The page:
|UCAS code||VV14||Duration||3 years (BA)|
|Entrance requirements||AAA||Subject requirements||A classical language, Classical Civilisation or Ancient History|
|Admissions test(s)||None||Written work||Two pieces|
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Subject requirements: Essential Recommended Helpful – may be useful on course
The course combines study of the history, archaeology and art of the classical world. It looks at the societies and cultures of the ancient Mediterranean through written texts, visual art and material remains, and has at its centre the two classical cultures of Greece and Rome. It is aimed at anyone interested in investigating ancient civilisations and their remains: from Greek temples and Roman amphitheatres to wall paintings and the poignant residues of everyday life. While it is primarily a historical and non-linguistic degree, ancient languages can be used and learned as part of the course.
The degree is taught through a mixture of tutorials, lectures and classes. Some cover specifically archaeological or historical approaches to ancient Mediterranean cultures, but the degree is unique in also offering courses that combine both approaches. In every year of the course there are classes led by both an archaeologist and a historian, which are designed to give an integrated, interdisciplinary approach to the topics studied.
The University’s resources for this combined subject are excellent in terms of both library facilities, especially the Sackler Library, and the range and number of post-holders in the two fields. The Ashmolean Museum also contains wide-ranging collections of art and artefacts from classical cultures.
There are two practical elements – two weeks at the end of the first year spent on an archaeological field project, and the preparation of a report in the second and third years focusing either on a particular ancient site or on an artefact or set of artefacts in a museum of your choice. Fieldwork projects recently attended by CAAH students include: Sangro Valley Project, Abruzzo, Italy; Halaesa, Sicily, Italy; Sanisera Field School, Menorca, Spain and Thouria, Kalamata, Greece.
A typical week (Year 1)
- Lectures (4-6 per week)
- Team-taught classes (one per week for the first two terms)
- Tutorials (one every one to two weeks) and/or language classes
A typical week (Years 2-3)
You will take six options and produce a site or museum report. Currently, the options are chosen from:
- Integrated classes, bringing together historical and archaeological approaches to a particular period
- Core papers, which deal with central topics in Greco-Roman studies
- Further papers, which allow you either to build up concentrated expertise in some central areas and periods or to extend into earlier and later periods, and into non-classical cultures
- Greek or Latin language papers.
Tutorials are usually two students (possibly three) and a tutor. For the core papers the class size is usually eight or less. Where options are taught in classes, the class size will depend on the options you choose. They would usually be no more than 20 students. Most tutorials, classes, and lectures are delivered by staff who are tutors in their subject. Many are world-leading experts with years of experience in teaching and research. Some teaching may also be delivered by postgraduate students who are studying at doctorate level. To find out more about how our teaching year is structured, visit our Academic Year page.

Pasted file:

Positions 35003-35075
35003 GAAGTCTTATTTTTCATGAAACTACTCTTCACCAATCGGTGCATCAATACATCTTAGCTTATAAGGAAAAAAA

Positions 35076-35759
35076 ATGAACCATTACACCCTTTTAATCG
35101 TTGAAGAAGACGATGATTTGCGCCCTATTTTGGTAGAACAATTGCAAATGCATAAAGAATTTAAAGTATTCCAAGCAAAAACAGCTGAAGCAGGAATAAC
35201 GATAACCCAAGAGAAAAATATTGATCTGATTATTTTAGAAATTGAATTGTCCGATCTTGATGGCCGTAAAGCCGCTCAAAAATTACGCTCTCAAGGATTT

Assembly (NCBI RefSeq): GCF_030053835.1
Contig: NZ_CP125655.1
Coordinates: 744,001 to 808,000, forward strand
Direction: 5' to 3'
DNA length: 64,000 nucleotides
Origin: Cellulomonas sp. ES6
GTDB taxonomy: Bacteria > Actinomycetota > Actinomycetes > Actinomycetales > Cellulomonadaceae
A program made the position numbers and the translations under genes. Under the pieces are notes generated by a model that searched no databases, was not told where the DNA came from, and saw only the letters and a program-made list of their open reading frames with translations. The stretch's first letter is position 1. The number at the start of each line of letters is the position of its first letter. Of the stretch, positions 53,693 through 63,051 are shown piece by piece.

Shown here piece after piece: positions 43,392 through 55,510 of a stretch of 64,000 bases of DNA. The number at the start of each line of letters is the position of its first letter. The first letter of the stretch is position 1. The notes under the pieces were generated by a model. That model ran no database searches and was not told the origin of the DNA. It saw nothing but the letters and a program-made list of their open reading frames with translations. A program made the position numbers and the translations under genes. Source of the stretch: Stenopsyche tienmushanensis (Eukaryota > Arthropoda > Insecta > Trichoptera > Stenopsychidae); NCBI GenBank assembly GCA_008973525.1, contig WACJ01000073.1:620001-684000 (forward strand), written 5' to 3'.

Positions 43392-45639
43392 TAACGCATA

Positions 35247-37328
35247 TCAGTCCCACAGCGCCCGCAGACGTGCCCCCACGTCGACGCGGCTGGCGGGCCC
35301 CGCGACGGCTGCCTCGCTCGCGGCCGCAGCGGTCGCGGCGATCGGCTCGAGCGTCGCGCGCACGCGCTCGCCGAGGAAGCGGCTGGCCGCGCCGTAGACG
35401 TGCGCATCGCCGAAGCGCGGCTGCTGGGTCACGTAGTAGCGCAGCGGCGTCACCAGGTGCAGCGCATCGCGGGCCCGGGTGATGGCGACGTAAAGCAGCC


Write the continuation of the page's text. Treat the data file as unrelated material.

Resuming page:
Four courses are taken
Current optional elements:
First University examinations: four written papers
|YEARS 2 AND 3|
Six courses are taken from a wide choice of options. These currently include:
For more information, visit the Classical Archaeology and Ancient History website.
Final University examinations: six written papers; one site or museum report
The content and format of this course may change in some circumstances. Read further information about potential course changes.
|IB:||39 (including core points) with 666 at HL|
|Or any other equivalent (see other UK qualifications, and international qualifications)|
Wherever possible, your grades are considered in the context in which they have been achieved. (See further information on how we use contextual data.)
|Helpful:||A classical language, Classical Civilisation or Ancient History can be helpful to students in completing this course, although they are not required for admission.|
If, and only if, you have chosen to take any science A-levels, we expect you to take and pass the practical component in addition to meeting any overall grade requirement.
If English is not your first language you may also need to meet our English language requirements.
All candidates must follow the application procedure as shown in applying to Oxford. The information below gives specific details for students applying for this course.
You do not need to take a written test as part of an application for this course.
|Description:||Two pieces which have been recently marked in the normal process of school or college work.|
|Submission deadline:||10 November 2019|
What are tutors looking for?
Tutors are looking for intellectual potential, the specific visual, textual and reasoning abilities required for this course and, of course, serious interest in and commitment to both classical archaeology and ancient history.
Tutors will consider all the available information – past and predicted examination results, the personal statement, academic reference, submitted written work and interviews – to assess your potential to benefit from the course, to be a good tutorial student, and to attain good results in examinations. For more detail on the selection criteria for this course, please see the Classics website.
Some CAAH graduates go on to further study and research to become professional archaeologists and historians. Others move into different areas, including museum curation, heritage management, education, finance, advertising, publishing, the Civil Service and the law. Recent CAAH graduates include a financial adviser, a teacher and a curator. Sarah became a personal adviser. She says: ‘My degree at Oxford provided the challenging environment in which I developed the skills I later needed to successfully complete Reed’s rigorous application procedure.’